Not only does researching an employer help even the playing field in the interview, but it also shows that you’re committed to getting hired. Here are some key things you should know about a company before sitting down for an interview.

What do they do?

First and foremost, you should understand what the company does. It may sound obvious, but not being able to supply a clear answer to this question in an interview will severely hurt your chances of being hired.

The best way to find this information is often a combination of the company’s website – where you can learn how they view what they do – and Wikipedia – where you can usually get a much more clearly worded, bare-bones definition.

What will you do?

Again, this may sound obvious, but not knowing what the job they’re interviewing for entails is one of the biggest mistakes a candidate can make. Your goal in the interview is to demonstrate and explain what makes you the best candidate to carry out the duties of the position – how can you expect to successfully do that if you don’t know what those duties entail?

What are their values?

Most interviewees will be able to explain what the company does, but you can really impress your interviewer by demonstrating an understanding of why they do it. This can usually be gleaned from the company’s mission and values – both of which can typically be found on their website. This type of information is also usually found on their social media accounts and in interviews with company leadership.

Not only is this a great way to show your commitment to getting this job, but assessing a business’s mission and values and how they align with your own personal values can be a great indicator of whether this company is a good fit for you.

What’s new and noteworthy?

A company’s function and mission are typically somewhat broad in scope and relatively unchanging. But what have they been up to recently to better achieve their goals? Are they offering any new products or services? Opening offices in new markets? Have they recently taken up a new cause or started any new initiatives?

This is all great information with which to arm yourself before entering an interview. It shows that you did more than a quick look at their homepage, and that you’re genuinely interested in what they do as a company. Start by looking at the company’s press room, where you can find information they’ve prepared for reporters and the media. A Google news search for the company or the names of company leaders can also provide useful information.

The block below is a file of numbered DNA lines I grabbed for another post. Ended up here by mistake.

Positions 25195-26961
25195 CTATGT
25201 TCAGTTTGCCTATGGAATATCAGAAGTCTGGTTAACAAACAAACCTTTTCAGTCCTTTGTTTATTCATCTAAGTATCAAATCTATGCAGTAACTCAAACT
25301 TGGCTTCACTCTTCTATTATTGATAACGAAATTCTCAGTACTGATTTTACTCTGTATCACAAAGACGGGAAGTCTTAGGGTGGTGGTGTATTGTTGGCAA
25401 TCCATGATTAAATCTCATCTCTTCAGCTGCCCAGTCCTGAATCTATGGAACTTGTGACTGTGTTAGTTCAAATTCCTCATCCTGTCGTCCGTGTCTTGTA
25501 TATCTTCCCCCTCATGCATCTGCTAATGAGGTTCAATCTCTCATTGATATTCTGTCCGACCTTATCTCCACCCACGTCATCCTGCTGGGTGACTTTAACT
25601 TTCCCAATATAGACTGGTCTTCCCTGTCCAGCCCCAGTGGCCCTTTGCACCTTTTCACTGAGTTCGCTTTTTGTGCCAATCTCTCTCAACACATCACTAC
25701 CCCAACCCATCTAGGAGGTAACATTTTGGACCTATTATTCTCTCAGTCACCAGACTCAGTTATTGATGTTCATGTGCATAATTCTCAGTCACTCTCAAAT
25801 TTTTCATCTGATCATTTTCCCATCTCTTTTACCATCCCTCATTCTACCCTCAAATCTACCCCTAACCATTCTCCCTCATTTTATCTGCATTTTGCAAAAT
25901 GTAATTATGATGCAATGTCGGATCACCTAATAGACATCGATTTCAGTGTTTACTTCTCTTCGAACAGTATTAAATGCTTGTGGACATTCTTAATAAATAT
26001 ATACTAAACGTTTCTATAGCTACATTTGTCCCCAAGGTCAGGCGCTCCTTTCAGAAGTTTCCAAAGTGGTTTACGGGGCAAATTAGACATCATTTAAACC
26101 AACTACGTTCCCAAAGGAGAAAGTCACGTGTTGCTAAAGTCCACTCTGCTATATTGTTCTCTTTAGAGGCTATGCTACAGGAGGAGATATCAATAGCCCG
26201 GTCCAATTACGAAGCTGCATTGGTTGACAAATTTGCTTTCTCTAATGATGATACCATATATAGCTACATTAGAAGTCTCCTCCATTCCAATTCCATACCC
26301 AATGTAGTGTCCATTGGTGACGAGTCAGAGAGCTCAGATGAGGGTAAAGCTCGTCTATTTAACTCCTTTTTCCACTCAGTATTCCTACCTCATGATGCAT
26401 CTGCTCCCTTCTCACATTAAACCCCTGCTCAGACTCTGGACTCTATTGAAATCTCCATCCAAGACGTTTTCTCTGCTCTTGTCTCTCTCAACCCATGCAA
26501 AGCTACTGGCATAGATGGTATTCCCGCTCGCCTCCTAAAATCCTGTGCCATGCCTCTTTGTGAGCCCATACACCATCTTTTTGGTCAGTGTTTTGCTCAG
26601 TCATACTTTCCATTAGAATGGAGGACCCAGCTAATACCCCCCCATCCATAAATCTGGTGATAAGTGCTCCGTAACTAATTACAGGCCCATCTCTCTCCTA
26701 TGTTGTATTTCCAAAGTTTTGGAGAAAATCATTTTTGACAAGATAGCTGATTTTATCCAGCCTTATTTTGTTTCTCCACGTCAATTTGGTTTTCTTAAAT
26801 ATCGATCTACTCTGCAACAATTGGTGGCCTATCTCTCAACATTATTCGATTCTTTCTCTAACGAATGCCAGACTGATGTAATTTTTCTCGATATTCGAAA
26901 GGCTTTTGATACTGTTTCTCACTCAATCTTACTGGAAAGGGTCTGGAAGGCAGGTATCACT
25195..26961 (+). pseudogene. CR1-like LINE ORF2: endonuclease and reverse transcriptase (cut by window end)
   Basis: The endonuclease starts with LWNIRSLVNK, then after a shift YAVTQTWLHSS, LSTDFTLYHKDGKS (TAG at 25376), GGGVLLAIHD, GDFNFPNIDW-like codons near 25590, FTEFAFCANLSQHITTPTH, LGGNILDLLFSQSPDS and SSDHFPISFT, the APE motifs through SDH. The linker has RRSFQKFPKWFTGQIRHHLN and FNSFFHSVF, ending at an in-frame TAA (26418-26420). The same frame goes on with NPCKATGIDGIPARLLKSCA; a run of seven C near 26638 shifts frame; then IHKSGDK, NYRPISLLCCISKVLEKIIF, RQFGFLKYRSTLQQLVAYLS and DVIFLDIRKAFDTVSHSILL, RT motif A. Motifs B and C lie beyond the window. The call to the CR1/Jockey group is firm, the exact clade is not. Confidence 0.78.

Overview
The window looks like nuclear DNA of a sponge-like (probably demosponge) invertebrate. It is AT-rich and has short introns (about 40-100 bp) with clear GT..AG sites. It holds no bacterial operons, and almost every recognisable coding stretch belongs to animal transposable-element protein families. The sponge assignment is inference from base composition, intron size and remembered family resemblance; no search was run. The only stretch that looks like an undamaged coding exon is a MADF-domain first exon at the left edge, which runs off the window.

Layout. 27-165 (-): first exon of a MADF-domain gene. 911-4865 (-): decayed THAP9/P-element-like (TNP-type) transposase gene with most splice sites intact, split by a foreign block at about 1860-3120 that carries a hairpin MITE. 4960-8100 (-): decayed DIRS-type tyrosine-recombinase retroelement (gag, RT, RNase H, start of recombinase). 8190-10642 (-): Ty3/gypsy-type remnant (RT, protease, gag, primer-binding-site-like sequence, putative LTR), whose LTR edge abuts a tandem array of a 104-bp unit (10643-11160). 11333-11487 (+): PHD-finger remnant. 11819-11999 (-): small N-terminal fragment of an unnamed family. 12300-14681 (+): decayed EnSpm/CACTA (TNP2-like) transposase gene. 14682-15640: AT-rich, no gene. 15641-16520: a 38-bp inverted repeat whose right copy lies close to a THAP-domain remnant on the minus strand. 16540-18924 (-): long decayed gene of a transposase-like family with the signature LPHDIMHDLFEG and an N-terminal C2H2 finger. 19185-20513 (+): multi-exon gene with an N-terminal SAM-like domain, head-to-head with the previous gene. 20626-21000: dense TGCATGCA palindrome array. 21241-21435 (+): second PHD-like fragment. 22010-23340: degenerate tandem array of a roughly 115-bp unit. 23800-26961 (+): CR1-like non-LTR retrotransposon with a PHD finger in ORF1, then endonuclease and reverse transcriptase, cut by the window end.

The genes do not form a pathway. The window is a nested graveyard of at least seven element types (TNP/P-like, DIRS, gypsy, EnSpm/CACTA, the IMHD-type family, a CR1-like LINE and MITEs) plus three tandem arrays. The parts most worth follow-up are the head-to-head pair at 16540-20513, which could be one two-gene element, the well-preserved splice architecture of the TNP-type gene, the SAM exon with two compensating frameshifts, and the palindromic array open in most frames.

Who are the leaders?

As mentioned above, knowing a bit about the company’s leadership team can be helpful in researching and preparing for an interview. Many corporate websites include brief bios on a number of their key leaders, and in some cases you can even find them on social media.

Depending on the size of the company and the position you’re applying for, it’s not unheard of for managers or executives to get involved in the hiring process.

Who is your interviewer?

As we mentioned, going into the interview, they already know a lot about you, so it can’t hurt to find out what you can about them. Often, your interviewer will be the person to contact you to schedule the interview. However, if this isn’t the case, ask your contact for the name of the person you should ask for when you arrive for the interview.

While knowing the interviewer’s title and work history can potentially help you prepare for what kind of questions to expect, it’s often more useful to simply get a feel for their personality. After all, employers often use interviews to gauge how well you’d fit with the team culture. Look for shared interests and other potential conversation topics that you can use to build a rapport.

How To Handle Cancelling An Interview

In the past few weeks, I’ve noticed a growing complaint among my friends who are small business owners. They’ve experienced an increase in candidates not showing for interviews or cancelling an interview at the last minute with wacky excuses. If you have been invited for an interview, but can’t attend for some reason, take the following steps to ensure that you don’t burn bridges to future employment.

Contact Them ASAP

As soon as you know you won’t be able to interview, contact your recruiter or the person who set-up the meeting. Most recruiters and hiring managers are understanding enough to realize that life happens and it sometimes gets in the way of even the best intentions. If possible, try to reach the person in multiple ways, via phone and e-mail, to ensure that your message is received. Politely request that the person call or e-mail you back with confirmation that your message was received.

Be Honest